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Newborn baby being weighed

Ob-gyn vs. midwife vs. doula: A who’s who of birth professionals

Newborn baby being weighed2

May 12, 2020

When it comes to care provider options for pregnancy and birth it can be a little confusing. ob-gyns, midwives, doulas... who are all these professionals and which of them is qualified to deliver your baby? Choosing the right person for you may be a daunting task in those early days of pregnancy when you’d rather be sleeping or recovering from your latest bout of morning sickness. We’ll go through some options and considerations, so you can make the best choice for you and your family.

What is the difference between a midwife and an ob-gyn?

When it comes to the question of who will help you deliver you baby, the choice is usually between an ob-gyn (obstetrician-gynecologist) or a midwife. Ob-gyns are physicians who specialize in women’s reproductive health and will conduct regular office visits for well-woman care, as well as pregnancy and postpartum. They also assist in labor and delivery and perform c-sections and other surgeries when necessary.

Midwives are also women’s health professionals that are trained in providing care during pregnancy, labor, delivery, and postpartum. Midwifery care can be provided by certified nurse midwives (CNM), certified midwives (CMs), and certified professional midwives (CPMs).

  • CNMs are registered nurses that must also pass a certification examination.
  • CMs have similar training, and take the same certification exam, but do not have a nursing degree.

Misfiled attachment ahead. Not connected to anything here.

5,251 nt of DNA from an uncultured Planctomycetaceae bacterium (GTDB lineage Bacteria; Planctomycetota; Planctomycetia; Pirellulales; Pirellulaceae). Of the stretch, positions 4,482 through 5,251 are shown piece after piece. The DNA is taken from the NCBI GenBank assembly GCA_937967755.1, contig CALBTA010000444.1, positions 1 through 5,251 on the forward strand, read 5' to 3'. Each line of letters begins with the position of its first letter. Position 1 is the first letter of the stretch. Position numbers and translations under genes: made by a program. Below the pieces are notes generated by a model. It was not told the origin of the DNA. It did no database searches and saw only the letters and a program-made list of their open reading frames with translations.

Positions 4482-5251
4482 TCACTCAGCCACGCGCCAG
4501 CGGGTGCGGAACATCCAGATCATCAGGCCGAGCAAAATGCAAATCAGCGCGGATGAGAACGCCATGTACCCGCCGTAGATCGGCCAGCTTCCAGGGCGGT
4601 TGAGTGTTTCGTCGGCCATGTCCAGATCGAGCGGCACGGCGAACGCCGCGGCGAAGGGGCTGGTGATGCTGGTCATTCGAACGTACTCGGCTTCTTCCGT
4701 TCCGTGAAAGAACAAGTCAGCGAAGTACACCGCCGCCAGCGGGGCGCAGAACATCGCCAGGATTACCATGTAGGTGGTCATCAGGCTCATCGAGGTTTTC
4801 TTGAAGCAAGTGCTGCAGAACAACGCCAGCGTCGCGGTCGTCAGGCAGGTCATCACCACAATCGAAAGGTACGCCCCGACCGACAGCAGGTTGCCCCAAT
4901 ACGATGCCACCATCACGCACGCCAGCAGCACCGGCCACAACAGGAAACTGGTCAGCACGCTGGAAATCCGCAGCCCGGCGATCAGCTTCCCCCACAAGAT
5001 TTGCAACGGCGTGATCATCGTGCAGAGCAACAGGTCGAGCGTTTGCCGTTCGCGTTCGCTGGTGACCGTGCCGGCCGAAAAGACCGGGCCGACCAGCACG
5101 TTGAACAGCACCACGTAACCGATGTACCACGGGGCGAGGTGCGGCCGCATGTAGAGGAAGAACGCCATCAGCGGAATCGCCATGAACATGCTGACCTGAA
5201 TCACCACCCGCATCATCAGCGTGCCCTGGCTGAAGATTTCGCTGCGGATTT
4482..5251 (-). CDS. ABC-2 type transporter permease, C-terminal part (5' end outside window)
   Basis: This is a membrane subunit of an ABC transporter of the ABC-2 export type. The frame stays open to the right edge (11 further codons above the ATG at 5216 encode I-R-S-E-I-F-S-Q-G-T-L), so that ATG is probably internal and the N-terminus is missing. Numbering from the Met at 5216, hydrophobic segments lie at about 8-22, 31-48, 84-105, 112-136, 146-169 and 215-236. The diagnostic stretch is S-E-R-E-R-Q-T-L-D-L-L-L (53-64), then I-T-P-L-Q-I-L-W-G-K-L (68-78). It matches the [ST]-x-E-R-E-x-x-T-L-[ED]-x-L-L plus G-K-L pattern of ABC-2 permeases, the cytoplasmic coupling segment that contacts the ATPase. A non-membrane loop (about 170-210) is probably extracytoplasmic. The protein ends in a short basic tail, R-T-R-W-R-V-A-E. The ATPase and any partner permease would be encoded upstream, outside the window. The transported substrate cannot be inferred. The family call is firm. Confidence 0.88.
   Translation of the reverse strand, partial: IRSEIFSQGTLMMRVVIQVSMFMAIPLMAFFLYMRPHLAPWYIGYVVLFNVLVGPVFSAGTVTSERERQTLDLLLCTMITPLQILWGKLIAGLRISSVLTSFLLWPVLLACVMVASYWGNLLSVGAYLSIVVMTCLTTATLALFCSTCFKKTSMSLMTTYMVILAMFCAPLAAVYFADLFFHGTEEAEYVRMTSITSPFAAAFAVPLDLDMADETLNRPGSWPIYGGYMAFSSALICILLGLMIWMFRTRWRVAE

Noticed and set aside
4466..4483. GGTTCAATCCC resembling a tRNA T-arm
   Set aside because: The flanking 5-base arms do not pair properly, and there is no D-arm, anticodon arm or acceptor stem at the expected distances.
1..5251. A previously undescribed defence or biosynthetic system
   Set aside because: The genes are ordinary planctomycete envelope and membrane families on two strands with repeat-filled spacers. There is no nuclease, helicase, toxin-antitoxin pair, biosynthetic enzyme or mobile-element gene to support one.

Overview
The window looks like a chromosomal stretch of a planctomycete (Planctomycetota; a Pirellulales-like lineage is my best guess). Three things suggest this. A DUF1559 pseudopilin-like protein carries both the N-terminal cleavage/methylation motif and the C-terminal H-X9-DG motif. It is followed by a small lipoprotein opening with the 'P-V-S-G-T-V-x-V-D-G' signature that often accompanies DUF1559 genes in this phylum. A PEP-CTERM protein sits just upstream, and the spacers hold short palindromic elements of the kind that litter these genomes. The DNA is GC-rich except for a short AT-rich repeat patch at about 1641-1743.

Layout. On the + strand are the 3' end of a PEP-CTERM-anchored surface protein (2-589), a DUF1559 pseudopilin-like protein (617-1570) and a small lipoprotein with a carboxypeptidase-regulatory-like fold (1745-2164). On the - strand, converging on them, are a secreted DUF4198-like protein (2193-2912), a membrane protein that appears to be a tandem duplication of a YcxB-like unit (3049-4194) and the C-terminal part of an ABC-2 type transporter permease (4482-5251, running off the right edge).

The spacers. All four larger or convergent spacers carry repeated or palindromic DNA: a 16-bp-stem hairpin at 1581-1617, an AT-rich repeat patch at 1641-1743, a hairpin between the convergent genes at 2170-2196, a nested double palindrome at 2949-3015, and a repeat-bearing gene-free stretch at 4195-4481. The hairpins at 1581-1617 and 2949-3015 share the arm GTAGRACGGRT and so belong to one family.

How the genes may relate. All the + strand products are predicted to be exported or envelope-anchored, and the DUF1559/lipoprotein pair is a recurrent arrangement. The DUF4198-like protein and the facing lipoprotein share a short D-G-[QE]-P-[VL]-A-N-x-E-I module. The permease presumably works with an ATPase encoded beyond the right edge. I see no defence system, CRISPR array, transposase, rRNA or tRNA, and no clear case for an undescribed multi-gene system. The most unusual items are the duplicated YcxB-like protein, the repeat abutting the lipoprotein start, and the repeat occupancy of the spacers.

• CPMs do not have degree requirements, and are typically trained through apprenticeship programs, but must also pass a certification exam.

CNMs and CMs primarily work in hospitals and birth centers, and CPMs work exclusively in the home. The vast majority (94.3%) of midwife-attended hospital births are attended by CNMs.

The some considerations when deciding between an ob-gyn and a midwife include:

  • Location. Ob-gyns usually only practice in a hospital. CNMs and CMs can practice in a hospital or birth center, and CPMs practice in the home. Where you would like to deliver may dictate who attends the birth.
  • Risk of complications. Ob-gyns are trained in high-risk pregnancies and can perform surgery, where midwives cannot. In fact, some regulations prohibit midwives from caring for women at high risk.
  • Interventions. While midwives support the use of appropriate interventions, midwife-attended births are found to reduce the use of analgesia (pain meds), and rates of episiotomies and instrument-assisted births. In addition, midwife care also increased the chance of breastfeeding and of a woman having a spontaneous vaginal birth.

Episiotomy: A surgical incision made between the vagina and the anus to widen the vaginal opening for delivery.

Spontaneous vaginal birth: A vaginal birth that occurs without assistance from forceps or a vacuum device.

If I have a midwife, can I get an epidural?